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Dan Rodricks

Dan Rodricks: One man’s commitment to Baltimore, Our City of Perpetual Recovery | COMMENTARY

Christopher Schafer, maker of men's suits in Baltimore since 2010, moved his operation into a 19th Century factory on Aliceanna Street in October.

As Christopher Schafer, tailor to men rich and poor, described two terrible events of the last year — the thief who pointed a gun at him, the fire that damaged his new shop in Fells Point — it suddenly made sense that a man who had successfully pulled away from addictions to drugs and alcohol would become attached to Baltimore.

A man in recovery — for Schafer, 18 years now — understands that it’s a long, hard road that never ends. Recovery means remembering who you were, what you went through, never losing hope for a better life, never letting go once you get there. It tends to foster empathy, too.

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And so, even after the incident with the gun, Schafer was not about to give up on Baltimore, Our City of Perpetual Recovery, with all its well-known and incessant problems. The last thing Baltimore needed was more abandonment.

Schafer learned how to design and make suits 15 years ago, after he left life as a rock drummer, got sober and moved with his wife, Gina, to London. He trained to be a tailor there. When he returned to Baltimore, he not only established an upscale enterprise, Christopher Schafer Clothier, but a nonprofit called Sharp Dressed Man.

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The mission of SDM is to outfit men who can’t afford new threads with good secondhand suits, many of them donated by Schafer’s affluent customers. Hundreds have benefited from SDM’s annual suit giveaway, and many are in recovery from addictions, prison or homelessness. (The latest giveaway, held Dec. 3, put 250 men in suits.)

So Christopher Schaefer is the kind of citizen Baltimore needs — operator of a classy business with a commitment to philanthropy. But the incident with the gun got him thinking about taking his business elsewhere.

Schafer’s business, like many, suffered during the pandemic. “Men stopped buying suits except for weddings,” he says. “But we waited it out.”

The business had started to recover in 2021 when his landlord of 10 years told Schafer he had to leave his spacious shop in Harbor East and find a new location within a few months, by Christmas Eve.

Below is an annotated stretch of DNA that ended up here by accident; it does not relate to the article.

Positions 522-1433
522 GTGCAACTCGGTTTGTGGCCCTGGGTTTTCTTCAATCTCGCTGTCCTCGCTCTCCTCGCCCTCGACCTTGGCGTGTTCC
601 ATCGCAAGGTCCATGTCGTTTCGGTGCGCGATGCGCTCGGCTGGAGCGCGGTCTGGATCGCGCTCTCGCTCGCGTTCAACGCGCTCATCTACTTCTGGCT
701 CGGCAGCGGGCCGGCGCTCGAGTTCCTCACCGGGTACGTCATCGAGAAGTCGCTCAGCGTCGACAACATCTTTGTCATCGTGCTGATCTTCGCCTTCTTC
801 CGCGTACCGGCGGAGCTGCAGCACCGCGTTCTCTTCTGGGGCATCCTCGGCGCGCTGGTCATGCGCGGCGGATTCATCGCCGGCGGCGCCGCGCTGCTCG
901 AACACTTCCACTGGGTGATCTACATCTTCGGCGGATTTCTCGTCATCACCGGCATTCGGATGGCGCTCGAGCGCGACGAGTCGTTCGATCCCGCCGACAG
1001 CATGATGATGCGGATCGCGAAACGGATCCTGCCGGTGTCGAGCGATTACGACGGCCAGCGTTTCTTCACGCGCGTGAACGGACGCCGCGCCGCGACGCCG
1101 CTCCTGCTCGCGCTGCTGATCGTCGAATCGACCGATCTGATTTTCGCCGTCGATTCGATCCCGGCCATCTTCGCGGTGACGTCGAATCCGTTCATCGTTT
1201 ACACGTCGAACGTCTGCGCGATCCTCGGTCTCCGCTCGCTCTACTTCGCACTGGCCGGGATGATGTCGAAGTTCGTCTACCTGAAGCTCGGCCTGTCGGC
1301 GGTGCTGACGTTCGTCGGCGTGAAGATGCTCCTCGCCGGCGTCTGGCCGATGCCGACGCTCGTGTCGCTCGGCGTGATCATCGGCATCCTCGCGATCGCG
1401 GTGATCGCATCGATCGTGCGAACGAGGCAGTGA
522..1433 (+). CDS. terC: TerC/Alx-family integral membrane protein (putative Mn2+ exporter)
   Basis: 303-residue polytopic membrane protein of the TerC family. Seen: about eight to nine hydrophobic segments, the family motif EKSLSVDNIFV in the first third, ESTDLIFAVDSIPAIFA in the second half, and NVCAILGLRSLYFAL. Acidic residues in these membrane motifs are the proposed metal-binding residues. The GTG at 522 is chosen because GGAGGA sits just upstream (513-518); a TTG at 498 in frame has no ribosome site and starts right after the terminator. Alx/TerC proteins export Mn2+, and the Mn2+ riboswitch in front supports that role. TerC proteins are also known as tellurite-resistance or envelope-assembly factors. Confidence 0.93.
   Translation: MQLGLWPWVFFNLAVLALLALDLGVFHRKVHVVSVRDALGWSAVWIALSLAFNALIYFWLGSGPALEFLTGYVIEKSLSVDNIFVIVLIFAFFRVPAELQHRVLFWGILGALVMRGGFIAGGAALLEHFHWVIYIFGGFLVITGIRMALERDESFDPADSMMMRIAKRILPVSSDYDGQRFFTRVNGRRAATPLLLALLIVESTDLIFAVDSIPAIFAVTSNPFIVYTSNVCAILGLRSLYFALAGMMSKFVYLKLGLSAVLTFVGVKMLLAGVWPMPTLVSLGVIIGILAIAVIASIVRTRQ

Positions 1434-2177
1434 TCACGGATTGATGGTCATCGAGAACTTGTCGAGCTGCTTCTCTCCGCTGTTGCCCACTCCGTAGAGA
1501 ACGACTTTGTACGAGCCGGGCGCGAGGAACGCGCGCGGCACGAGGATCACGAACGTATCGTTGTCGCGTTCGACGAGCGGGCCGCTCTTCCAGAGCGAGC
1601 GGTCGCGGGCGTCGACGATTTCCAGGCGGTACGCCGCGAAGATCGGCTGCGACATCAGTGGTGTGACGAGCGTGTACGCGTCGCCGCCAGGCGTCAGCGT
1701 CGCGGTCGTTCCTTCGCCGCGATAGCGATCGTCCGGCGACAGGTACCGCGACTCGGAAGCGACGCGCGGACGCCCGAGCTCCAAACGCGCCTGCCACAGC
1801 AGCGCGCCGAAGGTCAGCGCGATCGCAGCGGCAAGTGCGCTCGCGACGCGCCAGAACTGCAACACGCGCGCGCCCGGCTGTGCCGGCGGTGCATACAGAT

Schafer bought a place about seven blocks away, on Aliceanna Street. It was a three-story factory that once housed a coppersmith and wagon builder. The place had been vacant for years, but the spaces suited Schafer’s needs.

A fire broke out accidentally during the roofing phase of the renovation in September, causing about $160,000 in damage. (“Things have been pretty colorful around here,” Schafer says.) But he recovered quickly from that setback and moved his inventory and furnishings into the new space in October.

The gun incident was different, far more troubling and dispiriting, and its effects have lingered.

It happened last December, just as Schaefer’s big plans to move were falling into place.

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Leaving his Harbor East shop on a Saturday night, headed to a client’s holiday party, Schafer found his car burglarized; the passenger-side window was popped out, and a man was sitting in the passenger seat. For a moment, he thought about confronting the guy.

“But that’s when he pointed the gun at me,” Schafer says. “I took off running.”

Later, after returning to the scene, Schafer noticed a cup of coffee on the pavement by the passenger side of his car. It was from Dunkin, and still warm. That meant the armed thief had probably just visited the Dunkin a couple of blocks away. Police checked the video from security cameras at the coffee shop, and that’s what led to the arrest of a 39-year-old man named Marcus Garcia. Schafer says he identified him from the surveillance video.

“I went from being scared to being angry,” Schaefer says. “At some point, I wanted to have a face-to-face with this guy, to talk to him.”

The state was set to prosecute Garcia on assault and firearms charges this week, but the case was postponed. Schafer was disappointed. He had anticipated a short trial or hearing where he’d be allowed to speak. He prepared a statement to read in court. Here’s part of it:

"I love Baltimore. I’m born and raised here. That love was nearly lost when I had a gun pulled on me after I closed shop for the night in a nice Baltimore neighborhood.

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“I was in the process of moving to a new location in the city, and I considered whether or not to stay. I decided to stay, but that evening constantly replays in my mind. So many times over the last year I’ve closed my eyes and seen the barrel of the pistol pointed at me. It’s a horrible feeling.

“I hope that the defendant gets the help he needs. I believe that people can change. I’ve changed myself. … I know that there are lots of resources available to help him change his ways to make a better life. I, for one, would be willing to help. If the defendant decides to stay the course of a life of crime, then I pray for him that we never meet again.”

There’s empathy in that statement, but anger, too, because seeing lack of will in others is frustrating to those who took the long, hard road to recovery. Christopher Schafer speaks for a lot of Baltimoreans frustrated at seeing their city make progress only to be pulled back by the same problems that have festered for so long. But we don’t give up.

Give up, and there is no Baltimore.


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